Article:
Textbook Notes (238,218)
CA (161,067)
UTSC (20,140)
Chapter 1

STAB23H3 Chapter Notes - Chapter 1: Norc At The University Of Chicago, General Social Survey, Statistical SciencePremium

3 pages35 viewsWinter 2019

Course Code
Nnenna Asidianya

This preview shows half of the first page. to view the full 3 pages of the document.
Chapter 1: Introduction
Why Study Statistical Science?
o Social sciences work in a wide variety of areas that use statistical methods, such as
governmental agencies, business organizations, and healthcare facilities.
o Information gathering is at the heart of all sciences, providing the observations used in
statistical analyses.
o The observations gathered on the characteristics of interest are collectively called data.
o To generate data, the social sciences use a wide variety of methods, including surveys using
questionnaires, experiments, and direct observation of behaviour in natural settings.
o In addition, social scientists often analyze data already recorded for other purposes, such as
police records, census materials, and hospital files.
o Existing archived collections of data are called databases, which are often available on the
An important database for social scientists contains results since 1972 of the General
Social Survey.
Every other year, the National Opinion Research Center at the University of
Chicago conducts the General Social Survey (GSS).
This survey of about 2000 adults provides data about opinions and behaviours
of the American public.
Questions cover a wide variety of topics.
What is Statistical Science?
o Statistics: consists of a body of methods for obtaining and analyzing data.
Specifically, statistical science provides methods for:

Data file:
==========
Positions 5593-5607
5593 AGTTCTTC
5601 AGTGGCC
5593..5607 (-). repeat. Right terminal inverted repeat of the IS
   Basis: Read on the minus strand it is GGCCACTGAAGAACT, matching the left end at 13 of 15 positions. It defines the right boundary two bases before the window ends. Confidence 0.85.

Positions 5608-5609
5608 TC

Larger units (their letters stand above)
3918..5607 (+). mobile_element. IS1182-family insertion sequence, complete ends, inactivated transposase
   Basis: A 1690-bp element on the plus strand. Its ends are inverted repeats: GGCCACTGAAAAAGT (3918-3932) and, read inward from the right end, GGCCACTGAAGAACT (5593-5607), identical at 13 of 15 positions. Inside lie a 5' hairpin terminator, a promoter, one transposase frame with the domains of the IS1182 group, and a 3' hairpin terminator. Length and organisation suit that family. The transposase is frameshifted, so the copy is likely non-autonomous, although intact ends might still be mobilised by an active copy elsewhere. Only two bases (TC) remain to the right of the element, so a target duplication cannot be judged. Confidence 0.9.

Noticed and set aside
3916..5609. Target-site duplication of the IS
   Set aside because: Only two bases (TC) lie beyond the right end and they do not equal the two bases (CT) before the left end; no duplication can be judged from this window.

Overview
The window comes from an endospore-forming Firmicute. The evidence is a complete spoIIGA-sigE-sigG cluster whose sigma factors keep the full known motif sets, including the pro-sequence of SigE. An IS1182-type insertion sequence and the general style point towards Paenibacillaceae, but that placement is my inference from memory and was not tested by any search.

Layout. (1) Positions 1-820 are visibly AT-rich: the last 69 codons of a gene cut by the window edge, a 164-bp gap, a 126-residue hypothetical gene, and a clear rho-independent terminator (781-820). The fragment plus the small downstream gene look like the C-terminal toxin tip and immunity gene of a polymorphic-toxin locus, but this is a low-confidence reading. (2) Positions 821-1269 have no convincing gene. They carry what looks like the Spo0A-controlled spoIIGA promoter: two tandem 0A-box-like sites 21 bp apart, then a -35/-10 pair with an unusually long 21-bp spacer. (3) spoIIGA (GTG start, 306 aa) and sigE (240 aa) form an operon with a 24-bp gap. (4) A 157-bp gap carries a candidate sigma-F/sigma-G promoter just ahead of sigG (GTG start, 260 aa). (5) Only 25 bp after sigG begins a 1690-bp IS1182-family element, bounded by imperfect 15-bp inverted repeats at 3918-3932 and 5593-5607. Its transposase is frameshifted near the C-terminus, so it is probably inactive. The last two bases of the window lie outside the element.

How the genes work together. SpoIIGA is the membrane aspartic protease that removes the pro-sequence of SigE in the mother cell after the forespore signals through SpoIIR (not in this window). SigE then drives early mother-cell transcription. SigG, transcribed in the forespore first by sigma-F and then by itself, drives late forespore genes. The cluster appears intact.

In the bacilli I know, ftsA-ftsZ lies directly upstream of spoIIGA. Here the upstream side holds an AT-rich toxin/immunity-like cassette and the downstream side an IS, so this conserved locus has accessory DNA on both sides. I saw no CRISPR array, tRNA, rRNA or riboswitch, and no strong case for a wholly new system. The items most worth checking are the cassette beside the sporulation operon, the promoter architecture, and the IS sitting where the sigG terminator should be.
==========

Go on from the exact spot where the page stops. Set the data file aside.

Design: planning how to gather data for a research study to investigate
questions of interest to us.
Planning a study so that the data it yields are informative.
Description: summarizing the data obtained in the study.
Used to help understand the information the data provide.
Graphs, tables, and numerical summaries such as averages and
percentages are called descriptive statistics.
We use descriptive statistics to reduce the data to a simpler and more
understandable form without distorting or losing much information.
Inference: making predictions based on the data, to help us deal with
uncertainty in an objective manner.
Predictions made using data are called statistical inferences.
Descriptive Statistics and Inferential Statistics:
o A statistical analysis is classified as descriptive or inferential, according to whether its main
purpose is to describe the data or to make predictions.
Populations and Samples:
o The entities on which a study makes observations are called the sample subjects for the
Subjects are usually people, but are sometimes cities, families, schools, etc.
Although we obtain data for the sample subjects, our ultimate interest is in the
population that the sample represents.
o Population: the total set of subjects of interest in a study.
You're Reading a Preview

Unlock to view full version

Subscribers Only

Loved by over 2.2 million students

Over 90% improved by at least one letter grade.